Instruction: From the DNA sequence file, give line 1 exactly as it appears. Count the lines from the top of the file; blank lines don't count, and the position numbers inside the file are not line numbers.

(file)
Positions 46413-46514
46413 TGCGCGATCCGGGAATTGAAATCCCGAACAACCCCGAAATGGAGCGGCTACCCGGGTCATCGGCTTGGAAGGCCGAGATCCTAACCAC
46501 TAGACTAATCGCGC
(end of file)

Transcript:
Positions 46413-46514